Dear Dr. Phil,
When your show released a promo of an interview you conducted with former actress Shelley Duval, I immediately knew that this was a bad idea. After watching the interview, I can tell you that not only was it a bad idea, but you crossed the fine line between a mental health practitioner, and an entertainer. Conducting an interview with a mentally ill woman who needs serious help is not helpful onscreen, it is exploitation, and all you were able to accomplish was to feed the stigma that people who suffer from mental illness are 'crazy' and absolutely insane.
Duval is best known for her role as Wendy Torrance in Stanley Kubrick's 1980 adaptation of Stephen Kings' The Shining, notably for being the brunt of Kubrick's extreme tactics to to get the best performance out of her. She later went on to star alongside Robin Williams in Popeye later that year. Her final film was Manna From Heaven in 2002, and since then has been living in Blanco, TX.
In your clip, Duval describes being plagued with delusions, including the belief that Robin Williams is not dead but rather just shapeshifting, fear of a whirring disk in her leg, and the belief that a sheriff wants her dead. These are serious delusions that need serious help. Her acceptance to the fact that she needs help is important and an already terrifying act, and your using of her need to elicit ratings is disturbing to me. The questions you asked were designed to get provocative and shocking responses from Duval, revealing more and more of her delusions. These are questions that mental health practitioners need to ask in order to properly assess the extent of an illness and how to conduct treatment, but that was not your purpose.
There is a specific code of ethics that anyone who works in the mental health field is expected to uphold; the greatest of which is confidentially and avoiding exploitation for one's own gain. But this is the stuff that makes the tabloids sell, tales of once-famous people whose lives have been ruined by drugs or illness, and it's the stuff that makes people tune into reality TV, into shows like yours. I've never been a big fan of the mental health community on TV as entertainment, but after viewing your interview, I have solidified that stance. Your primary goal as a mental health practitioner should have been the well being of Duval, of her dignity while making the proper arrangements to get her the proper care that she needs.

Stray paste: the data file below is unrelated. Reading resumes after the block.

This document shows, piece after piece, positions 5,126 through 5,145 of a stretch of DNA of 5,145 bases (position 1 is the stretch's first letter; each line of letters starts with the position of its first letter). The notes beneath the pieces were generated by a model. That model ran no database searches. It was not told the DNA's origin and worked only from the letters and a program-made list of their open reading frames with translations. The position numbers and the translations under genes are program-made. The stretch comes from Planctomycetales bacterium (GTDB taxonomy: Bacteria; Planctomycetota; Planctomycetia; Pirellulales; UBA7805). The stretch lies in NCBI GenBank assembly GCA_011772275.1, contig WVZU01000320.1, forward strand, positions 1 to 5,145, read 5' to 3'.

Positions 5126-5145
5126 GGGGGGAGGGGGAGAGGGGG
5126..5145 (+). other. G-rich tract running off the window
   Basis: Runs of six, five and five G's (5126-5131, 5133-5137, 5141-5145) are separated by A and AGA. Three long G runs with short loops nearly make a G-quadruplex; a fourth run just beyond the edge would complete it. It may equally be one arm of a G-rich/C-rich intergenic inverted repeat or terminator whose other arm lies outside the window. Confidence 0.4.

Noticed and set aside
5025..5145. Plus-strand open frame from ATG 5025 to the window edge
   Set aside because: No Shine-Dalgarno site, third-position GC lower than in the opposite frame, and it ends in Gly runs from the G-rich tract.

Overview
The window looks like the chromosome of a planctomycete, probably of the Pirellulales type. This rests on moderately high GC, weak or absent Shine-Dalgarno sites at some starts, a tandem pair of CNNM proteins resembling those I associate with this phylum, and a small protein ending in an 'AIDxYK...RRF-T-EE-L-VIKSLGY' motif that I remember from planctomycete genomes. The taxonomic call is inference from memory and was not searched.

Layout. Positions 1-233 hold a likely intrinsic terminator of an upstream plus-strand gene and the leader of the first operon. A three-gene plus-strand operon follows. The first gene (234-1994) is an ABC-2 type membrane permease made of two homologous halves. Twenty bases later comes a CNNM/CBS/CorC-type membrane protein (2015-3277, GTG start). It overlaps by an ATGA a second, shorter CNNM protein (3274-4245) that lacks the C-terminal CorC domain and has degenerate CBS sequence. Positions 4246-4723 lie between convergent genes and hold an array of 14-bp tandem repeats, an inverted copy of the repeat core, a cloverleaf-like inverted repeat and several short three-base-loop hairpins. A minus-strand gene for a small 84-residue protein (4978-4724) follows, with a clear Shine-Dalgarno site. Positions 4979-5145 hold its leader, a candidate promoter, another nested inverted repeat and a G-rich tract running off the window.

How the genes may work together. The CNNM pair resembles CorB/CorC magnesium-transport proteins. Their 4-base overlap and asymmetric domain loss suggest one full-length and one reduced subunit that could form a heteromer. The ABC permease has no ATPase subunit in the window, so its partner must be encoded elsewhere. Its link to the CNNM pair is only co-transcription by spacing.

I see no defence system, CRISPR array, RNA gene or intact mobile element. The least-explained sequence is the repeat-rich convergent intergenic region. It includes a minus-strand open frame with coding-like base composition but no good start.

Dr. Phil, the reason this bothers me so much is because I am a member of the mental health community. I have gone to mental health practitioners and I trusted them, their motivations, and their guidance, which is not always easy to do. I currently see two LPCs (one for a year and one for the first time today), and I know beyond a shadow of a doubt that neither of them would ever exploit me or any of their other patients, because their goals are not exposure, but to help me. It's my hope that someone similar to me doesn't watch this and think why would I want to get help when I will be paraded around like that?, because that would make this interview all the more disturbing.
I get that although you are a practitioner, your primary job now is as an entertainer. Your job is to get people onto your show to boost ratings, and I always wonder whether or not you're actually able to help out the majority of people who come on. When you decided to enter the foray of mental health, it was because of a desire to help people who are hurting and to help restore their health and their lives with utmost dignity, respect, and confidentiality. I don't think that is your motivation, but if you believe it still is, take a look in the mirror. Do you really think you're upholding that?
You're the only person who can answer that question. Hopefully this stunt is able to open your eyes and make you reevaluate what you're really doing for the people you have on your show.
One of the 450 Million Members of the Mental Health Community